Will you be buying your first home in California in 2017? Do you want to minimize the size of your down payment? If so, you might consider using the FHA loan program.
The Federal Housing Administration (FHA) mortgage insurance program has been a popular financing option among home buyers for decades. It’s particularly popular among California first-time home buyers with limited funds saved up for a down payment, for reasons explained below.
But is it the right mortgage option for you? Here are five important points you should know about using an FHA loan to buy your first home in California.
FHA Loans for California First-Time Buyers: 5 Key Points
The FHA loan program has been serving borrowers since the 1930s. It was created in response to the Great Depression. Today, this program serves the same primary purpose that it did when it was first created. It supports homeownership by making home loans more affordable for a larger group of Americans.
Here are five things you should know about using an FHA loan:
1. You’ll need a down payment of 3.5%.
If you decide to use an FHA-insured home loan to buy your first house in California, you’ll need to put down at least 3.5%. That’s the minimum required down payment for this program. Specifically, you’ll need 3.5% of the purchase price or the appraised value, whichever is less.
Here’s what a 3.5% down payment looks like at several price points:
- On a $200,000 home = $7,000
- On a $300,000 home = $10,500
- On a $400,000 home = $14,000
- On a $500,000 home = $17,500
The good news is that these funds don’t necessarily have to come out of your own pocket, as explained below.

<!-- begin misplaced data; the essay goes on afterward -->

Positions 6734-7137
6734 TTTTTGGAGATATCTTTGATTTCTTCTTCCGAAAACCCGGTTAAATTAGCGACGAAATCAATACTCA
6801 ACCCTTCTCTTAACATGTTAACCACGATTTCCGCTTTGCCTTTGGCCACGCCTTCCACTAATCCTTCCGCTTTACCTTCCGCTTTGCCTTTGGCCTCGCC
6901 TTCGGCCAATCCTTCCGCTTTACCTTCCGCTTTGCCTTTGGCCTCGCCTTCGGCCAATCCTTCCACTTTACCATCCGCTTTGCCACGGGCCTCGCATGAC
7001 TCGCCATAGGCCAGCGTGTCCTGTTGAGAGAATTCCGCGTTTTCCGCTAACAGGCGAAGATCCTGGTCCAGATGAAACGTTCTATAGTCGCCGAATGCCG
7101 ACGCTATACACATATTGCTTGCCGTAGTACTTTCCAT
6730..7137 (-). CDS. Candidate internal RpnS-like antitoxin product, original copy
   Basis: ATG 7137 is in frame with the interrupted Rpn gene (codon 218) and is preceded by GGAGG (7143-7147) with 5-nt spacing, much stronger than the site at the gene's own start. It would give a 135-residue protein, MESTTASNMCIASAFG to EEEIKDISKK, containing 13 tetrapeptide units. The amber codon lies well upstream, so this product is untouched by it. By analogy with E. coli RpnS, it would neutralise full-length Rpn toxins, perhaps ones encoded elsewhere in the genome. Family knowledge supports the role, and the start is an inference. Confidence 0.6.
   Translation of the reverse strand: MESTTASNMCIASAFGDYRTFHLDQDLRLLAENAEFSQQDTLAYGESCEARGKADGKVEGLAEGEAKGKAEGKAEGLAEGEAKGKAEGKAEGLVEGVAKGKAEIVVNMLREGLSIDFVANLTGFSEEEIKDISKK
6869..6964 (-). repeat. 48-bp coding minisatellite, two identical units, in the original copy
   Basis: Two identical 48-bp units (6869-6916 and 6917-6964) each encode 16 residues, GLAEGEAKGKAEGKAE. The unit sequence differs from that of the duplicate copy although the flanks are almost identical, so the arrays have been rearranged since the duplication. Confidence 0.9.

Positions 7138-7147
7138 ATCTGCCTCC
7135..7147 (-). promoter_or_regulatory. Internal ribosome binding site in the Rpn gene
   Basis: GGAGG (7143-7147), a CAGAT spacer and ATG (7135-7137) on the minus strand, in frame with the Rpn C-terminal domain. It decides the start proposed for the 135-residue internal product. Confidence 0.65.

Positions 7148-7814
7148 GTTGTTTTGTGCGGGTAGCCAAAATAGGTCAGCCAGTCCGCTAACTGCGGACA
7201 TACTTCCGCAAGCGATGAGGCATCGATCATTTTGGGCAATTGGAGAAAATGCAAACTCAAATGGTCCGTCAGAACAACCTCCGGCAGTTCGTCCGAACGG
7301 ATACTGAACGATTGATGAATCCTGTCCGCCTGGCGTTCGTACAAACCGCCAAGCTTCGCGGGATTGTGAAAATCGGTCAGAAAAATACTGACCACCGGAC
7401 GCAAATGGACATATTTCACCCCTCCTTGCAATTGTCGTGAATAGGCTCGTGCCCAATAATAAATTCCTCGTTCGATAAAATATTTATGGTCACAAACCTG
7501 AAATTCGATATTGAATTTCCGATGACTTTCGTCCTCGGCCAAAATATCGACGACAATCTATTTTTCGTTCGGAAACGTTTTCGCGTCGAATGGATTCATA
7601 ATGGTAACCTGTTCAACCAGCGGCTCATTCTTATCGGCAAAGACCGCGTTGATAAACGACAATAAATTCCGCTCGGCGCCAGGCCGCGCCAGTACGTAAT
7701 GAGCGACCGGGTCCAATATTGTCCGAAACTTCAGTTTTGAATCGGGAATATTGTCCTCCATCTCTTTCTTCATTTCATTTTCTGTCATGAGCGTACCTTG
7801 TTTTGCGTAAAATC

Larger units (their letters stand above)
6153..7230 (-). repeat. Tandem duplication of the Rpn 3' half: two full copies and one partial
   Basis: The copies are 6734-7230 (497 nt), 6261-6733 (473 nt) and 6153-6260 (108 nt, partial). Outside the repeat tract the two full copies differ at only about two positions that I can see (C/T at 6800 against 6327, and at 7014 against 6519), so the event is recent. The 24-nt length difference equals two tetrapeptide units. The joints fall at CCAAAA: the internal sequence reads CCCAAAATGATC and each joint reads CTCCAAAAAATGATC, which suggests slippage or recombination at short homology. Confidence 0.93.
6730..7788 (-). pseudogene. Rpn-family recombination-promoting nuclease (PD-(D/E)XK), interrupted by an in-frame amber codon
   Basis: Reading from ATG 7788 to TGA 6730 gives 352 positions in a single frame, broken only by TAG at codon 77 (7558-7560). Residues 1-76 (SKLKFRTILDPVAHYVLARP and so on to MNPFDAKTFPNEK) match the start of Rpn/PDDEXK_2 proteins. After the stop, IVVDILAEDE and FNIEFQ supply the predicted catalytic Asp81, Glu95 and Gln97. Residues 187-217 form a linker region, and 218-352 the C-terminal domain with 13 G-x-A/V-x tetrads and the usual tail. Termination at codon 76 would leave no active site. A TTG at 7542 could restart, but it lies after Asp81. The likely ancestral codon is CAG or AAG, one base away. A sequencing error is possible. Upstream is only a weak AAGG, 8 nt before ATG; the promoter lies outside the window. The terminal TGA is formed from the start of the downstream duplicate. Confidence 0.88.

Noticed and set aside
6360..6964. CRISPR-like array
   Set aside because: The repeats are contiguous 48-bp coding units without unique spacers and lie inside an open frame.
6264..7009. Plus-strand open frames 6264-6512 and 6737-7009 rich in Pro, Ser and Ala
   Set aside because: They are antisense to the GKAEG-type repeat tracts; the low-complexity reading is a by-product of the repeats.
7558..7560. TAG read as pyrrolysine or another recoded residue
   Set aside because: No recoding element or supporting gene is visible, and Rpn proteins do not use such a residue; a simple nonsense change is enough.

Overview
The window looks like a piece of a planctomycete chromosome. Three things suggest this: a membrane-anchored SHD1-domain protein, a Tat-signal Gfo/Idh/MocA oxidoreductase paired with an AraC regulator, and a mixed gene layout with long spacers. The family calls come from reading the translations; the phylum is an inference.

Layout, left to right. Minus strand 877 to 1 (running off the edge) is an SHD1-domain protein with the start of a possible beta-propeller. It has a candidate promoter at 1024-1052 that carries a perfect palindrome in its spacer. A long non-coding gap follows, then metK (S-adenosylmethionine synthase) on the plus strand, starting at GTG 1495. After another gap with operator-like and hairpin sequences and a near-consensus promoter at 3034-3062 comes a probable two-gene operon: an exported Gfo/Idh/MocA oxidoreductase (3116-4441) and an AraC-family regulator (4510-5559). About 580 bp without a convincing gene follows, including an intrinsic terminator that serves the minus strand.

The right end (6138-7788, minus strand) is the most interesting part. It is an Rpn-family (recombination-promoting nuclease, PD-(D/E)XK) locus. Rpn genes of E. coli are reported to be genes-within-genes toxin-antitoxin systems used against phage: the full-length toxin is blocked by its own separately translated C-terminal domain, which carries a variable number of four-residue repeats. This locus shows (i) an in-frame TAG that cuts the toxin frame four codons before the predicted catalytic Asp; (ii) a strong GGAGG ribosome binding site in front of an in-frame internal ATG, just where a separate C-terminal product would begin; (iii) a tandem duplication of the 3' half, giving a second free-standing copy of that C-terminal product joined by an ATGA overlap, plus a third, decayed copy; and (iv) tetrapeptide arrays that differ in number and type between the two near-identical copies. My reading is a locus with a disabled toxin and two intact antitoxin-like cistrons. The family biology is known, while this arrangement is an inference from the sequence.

2. Your down payment funds can be gifted from someone else.
One of the benefits of using an FHA loan to buy a first home in California is that the down payment funds (mentioned above) can be provided by a third party. This is refereed to as a down payment gift. The Federal Housing Administration allows borrowers to receive gift money from family members, employers, charitable organizations, and other sources.
Other types of loans allow for down payment gifts as well. This can be incredibly helpful for first-time home buyers in California, many of whom lack the funds for the down payment and closing costs.
3. HUD requires a credit score of 580 or higher for the low down payment.
The FHA loan program is manged by the Department of Housing and Urban Development (HUD). According to official HUD guidelines, borrowers using an FHA loan need a credit score of 580 or higher to qualify for the 3.5% down payment mentioned above.
Credit reports and scores offer some insight into how a person has borrowed and repaid money in the past. That’s why they’re used during the mortgage application, underwriting and approval process. If you want to use an FHA loan to buy your first home in California — and you want to take advantage of the 3.5% down payment option — you’ll probably need a credit score of 580 or higher.
4. In California, FHA loan limits range from $275,665 to $636,150.
There are limits to the amount of money you can borrow when using an FHA-insured mortgage loan. These “loan limits,” as they’re known, are based on median home prices and vary from one county to the next.
In California, these limits range from $275,665 in more affordable areas, up to $636,150 in more expensive housing markets like Orange County and San Francisco.
5. It might be a good option for buying your first home in California.
FHA loans are not limited to first-time home buyers in California. Anyone who meets the minimum requirements for the program can obtain an FHA-insured mortgage, even if they’ve owned a home in the past. But this program is particularly well suited for first-time buyers, and for a number of reasons.
We’ve touched on some of these reasons above. It allows you to make a relatively low down payment when buying your first home in California, and the funds can be gifted from someone else. That’s a big benefit for first-time buyers.
Additionally, FHA is one of the easiest mortgage programs to qualify for. The federal government insures these loans, giving lenders an added layer of protection. As a result, the eligibility criteria for borrowers tend to be more lenient (when compared to a conventional mortgage).